The Valentino heritage is brought forth today in actual reproductions, not a DNA code that must follow at all costs.  What’s brought to the future from the past is just a memory be it a color or an iconic fabric – perhaps in the red color of a washed taffeta short ruffle dress or the broderie anglaise, the needlework technique on the shirts worn with denim. 

The silhouettes are relatively linear for the long or mini dresses in the Picccioli bright colors of the violet strappy dress, bright Fuschia triangular dress, leaf green, deep v-neck strapless dress, or a one-shoulder bright yellow one-shoulder dress. The women’s outerwear – especially the coats – are loose fits and wide shapes like a long white coat with embroidered sleeves or a chocolate brown cape over a brown satin blouse and hot shorts. Several of the white floral motifs coat reminded to their haute couture forbearers. 

The linearity of the dresses balances the volumes of the coats. Piccioli kept the evening dresses linear, simple, and less decorated like the violet sequined body deep v-neck cape-dress combo. The designer turned taffeta, a couture fabric, into anoraks and oversized shirts. 

The menswear portion of the show is solid, featuring clothes anchored in tailoring, showing off the range of loose and relaxed fits. But the men’s clothes are sensual, as their loose silhouettes do not envelop the body. See the very boxy purple wool double breast sleeveless long jacket-coat over a high waist short or the dark pink single breast cape sleeve knee-length coat paired with a white dress shirt un-tucked and a brown short.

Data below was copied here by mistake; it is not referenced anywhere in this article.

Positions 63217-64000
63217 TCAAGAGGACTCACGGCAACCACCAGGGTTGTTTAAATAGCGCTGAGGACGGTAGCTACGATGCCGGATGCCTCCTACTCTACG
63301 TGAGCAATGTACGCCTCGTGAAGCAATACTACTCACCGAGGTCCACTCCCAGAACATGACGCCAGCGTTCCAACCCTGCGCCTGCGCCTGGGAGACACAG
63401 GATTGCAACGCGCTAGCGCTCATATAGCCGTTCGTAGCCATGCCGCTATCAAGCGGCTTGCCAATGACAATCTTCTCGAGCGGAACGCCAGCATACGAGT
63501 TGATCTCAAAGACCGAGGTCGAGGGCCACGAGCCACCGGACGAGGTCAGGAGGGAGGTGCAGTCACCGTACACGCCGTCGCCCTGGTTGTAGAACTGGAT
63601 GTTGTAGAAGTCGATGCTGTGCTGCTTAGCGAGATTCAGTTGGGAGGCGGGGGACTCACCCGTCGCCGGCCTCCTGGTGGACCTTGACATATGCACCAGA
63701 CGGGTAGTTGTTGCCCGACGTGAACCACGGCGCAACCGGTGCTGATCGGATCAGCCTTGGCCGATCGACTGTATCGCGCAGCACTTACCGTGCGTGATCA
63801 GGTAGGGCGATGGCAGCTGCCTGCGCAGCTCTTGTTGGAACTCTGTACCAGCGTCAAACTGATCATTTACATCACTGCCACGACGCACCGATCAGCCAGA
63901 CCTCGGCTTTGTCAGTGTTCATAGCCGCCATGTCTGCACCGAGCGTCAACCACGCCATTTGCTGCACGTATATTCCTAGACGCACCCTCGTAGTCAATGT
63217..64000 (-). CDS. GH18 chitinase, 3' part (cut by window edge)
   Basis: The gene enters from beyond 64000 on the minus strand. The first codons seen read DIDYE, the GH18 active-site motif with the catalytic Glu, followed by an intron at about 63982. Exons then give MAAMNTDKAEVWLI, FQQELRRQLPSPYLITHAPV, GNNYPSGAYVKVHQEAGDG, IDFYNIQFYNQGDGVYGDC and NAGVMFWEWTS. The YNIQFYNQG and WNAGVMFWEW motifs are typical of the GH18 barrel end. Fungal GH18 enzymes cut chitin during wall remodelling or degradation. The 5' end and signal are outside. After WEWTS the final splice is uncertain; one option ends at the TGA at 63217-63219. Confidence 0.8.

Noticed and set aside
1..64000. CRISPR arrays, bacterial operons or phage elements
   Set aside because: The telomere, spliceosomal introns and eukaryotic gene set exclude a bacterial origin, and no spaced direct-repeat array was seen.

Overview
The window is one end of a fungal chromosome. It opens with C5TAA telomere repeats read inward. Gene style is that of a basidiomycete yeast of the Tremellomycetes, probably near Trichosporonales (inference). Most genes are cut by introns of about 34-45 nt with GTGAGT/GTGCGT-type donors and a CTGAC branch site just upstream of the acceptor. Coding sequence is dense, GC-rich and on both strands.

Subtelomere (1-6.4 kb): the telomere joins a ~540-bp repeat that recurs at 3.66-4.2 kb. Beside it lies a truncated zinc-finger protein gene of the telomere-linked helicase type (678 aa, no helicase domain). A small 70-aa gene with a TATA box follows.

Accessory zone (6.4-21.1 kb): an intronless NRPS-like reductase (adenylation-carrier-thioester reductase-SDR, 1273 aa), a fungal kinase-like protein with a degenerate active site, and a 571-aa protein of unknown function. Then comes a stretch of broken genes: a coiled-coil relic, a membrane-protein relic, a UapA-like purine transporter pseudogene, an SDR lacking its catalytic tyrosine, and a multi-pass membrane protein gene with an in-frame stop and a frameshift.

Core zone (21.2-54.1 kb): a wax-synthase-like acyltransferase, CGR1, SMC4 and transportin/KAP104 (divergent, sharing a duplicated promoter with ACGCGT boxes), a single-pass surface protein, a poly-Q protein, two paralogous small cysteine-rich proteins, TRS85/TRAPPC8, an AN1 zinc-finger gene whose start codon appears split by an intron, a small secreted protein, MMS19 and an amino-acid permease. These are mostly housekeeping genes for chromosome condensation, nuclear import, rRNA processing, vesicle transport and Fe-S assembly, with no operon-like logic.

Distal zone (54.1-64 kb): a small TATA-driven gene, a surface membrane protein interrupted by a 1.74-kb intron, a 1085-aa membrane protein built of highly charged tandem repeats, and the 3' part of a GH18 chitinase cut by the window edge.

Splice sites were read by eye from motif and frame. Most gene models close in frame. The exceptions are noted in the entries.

These men’s clothes are for the dandies of 2021. It’s also a business that Valentino should develop separately from the women’s, even if there are plenty of shared aesthetics. Young guys want to see their groupies and tribes too. 

One thing great about this collection is the resolve of not trekking into the streetwear territory that so many luxury brands are rushing and are throwing their collections to get the interests of the kids. Going the streetwear route isn’t necessarily the answer for Valentino. But, the show could use a bit of editing and cut out at least 30 looks, as too many looks often dilute the actual message. 

There is a lightness in the clothes that comes from a firmer belief in the garments’ design and execution – the collection felt easy and confident with the new slouchier silhouettes, many of the shapes coming from the outstanding haute couture Fall 2021 show in Venice in July. The Valentino vocabulary now is Piccioli’s vocabulary. 

So much has been said about the difficulty of heritage fashion houses finding a new voice and a new audience. The prime reasons are the firm holding on to whatever the heritage is and the reluctant creative mind to move on from familiar old terrain. But here and now, Piccioli has successfully transited the Valentino brand to a new destination with his fashion design and sensibility. 

Carreau du Temple’s former marketplace, with tables set inside and out on the street, is a metaphor for the Valentino brand. Valentino is now an open creative company working with diverse groups of people inside and outside of fashion to foster a future that looks quite different from the past. Around the show space, Valentino collaborated with locale stores in concept pop-ups for this week. Thus the clothes look different too.

The powerful society women and the upper echelon hierarchy that once populated Valentino Garavani’s haute couture collections in its height of supremacy in the decades of the 1960s to the 1990s now replaced by groups of people with a different kind of influence and societal power, be it the 18 years old Italian rapper Blanco or the Korean singer Woo or the actress Zendaya or the writer Koreen Odiney. 

This Spring 2022 shows above all cement this total transition to the new world and the new era. The street staging may have been an apogee for the new Valentino that has been working for several seasons.